You’ve been dreaming of a water garden, but can’t find a place in your budget for such a massive installation? Or you just don’t have the space? Well, here’s a water garden that won’t cost and arm and a leg, plus it takes up almost no space: a container water garden.
It can fit in anywhere, even on a balcony or terrace. In fact, even on a table! And all you need is a container without a drainage hole, a few pots of aquatic and marginal plants (raise the latter on inverted pots if necessary) and some floating plants. The final but invisible touch is to add one or two submerged aquatic plants, also called oxygenating plants. Their role is to filter the water and keep it clear.
The only maintenance for a container water garden is to add water when the level drops. You don’t even need a pump! There is probably no garden easier to maintain than a water garden in a container!
Any size container is suitable, from a kitchen casserole to a half barrel. Still, a larger container means you can add more plants and increases the design potential. Water depth too is of little importance: you can use a deep container or a shallow one, as long as it is deep enough so you don’t see the pots you place in it.
As long as water is about 40% covered in vegetation (floating plants multiply at an incredible rate, so you’ll reach 40% in no time), there will be no algae and the water will stay clear. Don’t put fish in your container garden, however: they dirty the water with their dejections and they will stimulate algae growth. Besides, container water gardens aren’t very fish friendly, as the water heats up considerably, causing the fish to suffer.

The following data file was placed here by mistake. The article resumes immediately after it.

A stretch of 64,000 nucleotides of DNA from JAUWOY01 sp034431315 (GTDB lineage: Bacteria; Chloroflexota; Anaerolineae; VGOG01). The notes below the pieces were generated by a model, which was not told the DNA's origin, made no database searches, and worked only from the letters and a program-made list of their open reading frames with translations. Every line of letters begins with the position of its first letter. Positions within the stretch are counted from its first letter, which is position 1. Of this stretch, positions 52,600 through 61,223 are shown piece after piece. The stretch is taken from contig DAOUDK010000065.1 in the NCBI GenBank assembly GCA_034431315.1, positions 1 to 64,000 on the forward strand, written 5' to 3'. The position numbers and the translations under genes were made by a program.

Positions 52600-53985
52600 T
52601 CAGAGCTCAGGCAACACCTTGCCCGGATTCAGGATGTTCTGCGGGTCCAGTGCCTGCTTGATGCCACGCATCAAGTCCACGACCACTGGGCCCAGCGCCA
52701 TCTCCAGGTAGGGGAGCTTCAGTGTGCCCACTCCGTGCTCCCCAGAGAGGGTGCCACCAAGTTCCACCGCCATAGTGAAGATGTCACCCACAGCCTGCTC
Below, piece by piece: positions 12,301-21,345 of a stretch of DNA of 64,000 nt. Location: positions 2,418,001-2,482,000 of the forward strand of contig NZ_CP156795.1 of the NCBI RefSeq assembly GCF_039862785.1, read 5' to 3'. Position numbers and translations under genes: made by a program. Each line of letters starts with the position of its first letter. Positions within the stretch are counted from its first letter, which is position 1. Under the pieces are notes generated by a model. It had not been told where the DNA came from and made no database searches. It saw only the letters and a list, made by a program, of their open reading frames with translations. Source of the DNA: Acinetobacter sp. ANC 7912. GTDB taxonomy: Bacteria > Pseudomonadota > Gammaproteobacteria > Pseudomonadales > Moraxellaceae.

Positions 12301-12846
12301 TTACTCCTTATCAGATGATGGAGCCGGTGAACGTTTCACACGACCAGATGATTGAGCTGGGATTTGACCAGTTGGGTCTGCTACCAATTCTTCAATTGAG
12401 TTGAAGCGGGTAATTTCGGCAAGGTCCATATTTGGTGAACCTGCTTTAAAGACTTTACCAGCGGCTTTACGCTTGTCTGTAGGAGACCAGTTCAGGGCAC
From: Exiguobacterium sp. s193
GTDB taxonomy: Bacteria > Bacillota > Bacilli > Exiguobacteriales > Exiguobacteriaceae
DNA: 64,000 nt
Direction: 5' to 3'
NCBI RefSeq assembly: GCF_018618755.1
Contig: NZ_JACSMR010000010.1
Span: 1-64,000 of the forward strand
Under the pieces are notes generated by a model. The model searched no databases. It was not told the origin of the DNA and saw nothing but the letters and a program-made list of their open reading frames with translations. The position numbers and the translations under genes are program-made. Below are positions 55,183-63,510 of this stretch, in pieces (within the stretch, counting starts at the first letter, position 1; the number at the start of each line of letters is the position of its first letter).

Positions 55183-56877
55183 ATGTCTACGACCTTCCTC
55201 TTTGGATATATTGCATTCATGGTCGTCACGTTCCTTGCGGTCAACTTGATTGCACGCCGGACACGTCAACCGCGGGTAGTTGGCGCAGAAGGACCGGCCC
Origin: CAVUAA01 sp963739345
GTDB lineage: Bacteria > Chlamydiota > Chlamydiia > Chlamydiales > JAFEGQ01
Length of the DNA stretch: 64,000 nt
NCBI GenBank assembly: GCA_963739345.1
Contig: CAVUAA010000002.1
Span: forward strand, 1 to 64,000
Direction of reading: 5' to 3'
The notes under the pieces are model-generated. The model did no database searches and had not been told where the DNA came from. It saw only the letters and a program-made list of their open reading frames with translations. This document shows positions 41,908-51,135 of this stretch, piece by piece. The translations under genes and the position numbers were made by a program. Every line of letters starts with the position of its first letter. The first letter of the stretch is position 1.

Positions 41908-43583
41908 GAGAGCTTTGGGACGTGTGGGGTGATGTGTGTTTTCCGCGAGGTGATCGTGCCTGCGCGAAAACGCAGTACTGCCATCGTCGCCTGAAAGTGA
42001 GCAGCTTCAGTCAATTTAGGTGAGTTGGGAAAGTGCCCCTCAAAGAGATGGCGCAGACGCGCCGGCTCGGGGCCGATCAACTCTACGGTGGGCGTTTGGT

You’ll discover that flowering aquatic plants, including the water hyacinth (Eichhornia crassipes, photo), bloom much profusely in a container water garden than in an in-ground pond. That’s because the water in a container warms up much more than pond water and warm water stimulates bloom.
Most of the aquatic plants you’d want to grow in a container water garden are of tropical origin and will not survive winter outdoors in a cold climate. Nor are they easy to keep indoors over the winter (floating plants, especially, need 12 hour days of strong sun to do well, not easy to replicate indoors during the short days of winter). So it’s usually best to consider container water garden plants as annuals and to buy new ones each year. I’m not saying not to try and keep them, just not to be disappointed if they don’t survive.
So, what are you waiting for? Nights have now warmed up in most climates, so it’s exactly the right time to start your container water garden. Just dig around in your attic for a suitable container and head off to your local garden center or water garden nursery for a few plants: you can have your summer water garden up and running in less than an hour!
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